McGuire, No. 6:16-cv-01166-JTM, 2016 WL 4479129, at *2
(D. Kan.Aug. 25, 2016) (unpublished). Another statute that I
discuss below is the Florida robbery statute, which reads:
‘Robbery' means the taking of money or other
property which may be the subject of larceny from the person
or custody of another, with intent to either permanently or
temporarily deprive the person or the owner of the money or
other property, when in the course of the taking there is the
use of force, violence, assault, or putting in fear.
Fla. Stat. § 812.13(1).
the categorical approach reveals that the elements of the
carjacking statute are narrower than the elements of generic
robbery. There are, however, two differences that require
explanation. First, the carjacking statute includes both a
permanent and temporary deprivation of the motor vehicle,
while generic robbery does not address the length of the
deprivation of the property. The Ninth Circuit, however, has
held that “generic robbery is a theft offense . . .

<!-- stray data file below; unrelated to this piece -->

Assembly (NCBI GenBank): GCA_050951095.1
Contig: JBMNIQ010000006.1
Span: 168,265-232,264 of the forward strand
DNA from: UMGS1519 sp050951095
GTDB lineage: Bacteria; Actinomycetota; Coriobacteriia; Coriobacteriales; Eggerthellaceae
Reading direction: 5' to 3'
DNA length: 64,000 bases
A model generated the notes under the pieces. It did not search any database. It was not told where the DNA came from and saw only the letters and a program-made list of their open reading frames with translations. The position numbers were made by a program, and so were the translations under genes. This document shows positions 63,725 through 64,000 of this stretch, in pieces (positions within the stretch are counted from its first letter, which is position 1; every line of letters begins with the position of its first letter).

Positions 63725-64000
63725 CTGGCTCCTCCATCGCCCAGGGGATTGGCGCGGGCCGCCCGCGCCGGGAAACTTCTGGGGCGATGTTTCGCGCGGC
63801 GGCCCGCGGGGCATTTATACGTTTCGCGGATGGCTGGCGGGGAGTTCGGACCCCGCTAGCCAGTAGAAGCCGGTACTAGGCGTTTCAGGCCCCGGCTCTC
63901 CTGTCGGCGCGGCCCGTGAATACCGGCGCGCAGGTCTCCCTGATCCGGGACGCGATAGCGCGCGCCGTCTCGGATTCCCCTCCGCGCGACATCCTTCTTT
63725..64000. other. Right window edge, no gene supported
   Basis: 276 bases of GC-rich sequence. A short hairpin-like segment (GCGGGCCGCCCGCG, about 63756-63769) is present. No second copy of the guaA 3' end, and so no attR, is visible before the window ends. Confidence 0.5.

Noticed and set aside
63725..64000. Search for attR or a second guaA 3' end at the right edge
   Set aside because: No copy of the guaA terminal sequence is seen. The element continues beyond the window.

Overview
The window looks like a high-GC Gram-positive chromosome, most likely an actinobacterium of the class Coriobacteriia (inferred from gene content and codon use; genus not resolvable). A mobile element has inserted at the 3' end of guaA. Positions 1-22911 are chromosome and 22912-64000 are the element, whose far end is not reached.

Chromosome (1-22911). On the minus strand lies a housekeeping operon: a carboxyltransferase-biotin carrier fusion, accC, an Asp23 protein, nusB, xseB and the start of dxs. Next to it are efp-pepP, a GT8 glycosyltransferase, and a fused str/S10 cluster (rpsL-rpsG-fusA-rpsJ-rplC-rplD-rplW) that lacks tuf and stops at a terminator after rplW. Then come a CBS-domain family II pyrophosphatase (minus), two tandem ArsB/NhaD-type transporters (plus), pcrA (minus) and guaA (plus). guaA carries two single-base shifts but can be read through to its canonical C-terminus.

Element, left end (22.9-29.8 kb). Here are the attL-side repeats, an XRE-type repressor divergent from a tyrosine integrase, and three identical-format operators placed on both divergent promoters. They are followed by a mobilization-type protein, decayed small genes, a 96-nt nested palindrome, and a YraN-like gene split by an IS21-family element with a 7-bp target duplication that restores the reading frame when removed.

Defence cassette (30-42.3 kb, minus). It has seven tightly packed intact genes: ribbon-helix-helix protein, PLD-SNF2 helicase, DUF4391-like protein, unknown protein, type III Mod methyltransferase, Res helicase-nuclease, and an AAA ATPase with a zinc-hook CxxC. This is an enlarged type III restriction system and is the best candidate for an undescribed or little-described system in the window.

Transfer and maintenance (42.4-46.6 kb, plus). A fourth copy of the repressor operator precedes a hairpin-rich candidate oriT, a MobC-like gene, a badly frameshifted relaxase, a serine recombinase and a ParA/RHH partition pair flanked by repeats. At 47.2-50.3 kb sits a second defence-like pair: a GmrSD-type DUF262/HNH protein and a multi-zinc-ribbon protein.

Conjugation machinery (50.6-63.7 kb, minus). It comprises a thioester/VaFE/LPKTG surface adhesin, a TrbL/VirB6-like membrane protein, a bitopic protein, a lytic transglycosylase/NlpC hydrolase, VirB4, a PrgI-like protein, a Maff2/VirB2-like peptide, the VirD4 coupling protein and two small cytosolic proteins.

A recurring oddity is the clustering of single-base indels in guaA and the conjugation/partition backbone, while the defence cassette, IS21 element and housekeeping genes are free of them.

[and] does not include the element that the stolen property
be taken permanently.” United States v.
Velasquez-Bosque, 601 F.3d 955, 960 (9th Cir. 2010)
(holding that defendant's conviction under the California
carjacking statute qualified as robbery and a crime of
violence under § 2L1.2). The temporal differences
between the Florida carjacking statute and generic robbery
the carjacking statute lists “force, violence, assault,
or putting in fear” as a means of taking the motor
vehicle, while generic robbery only includes “force or
intimidation” as a means of taking the property. This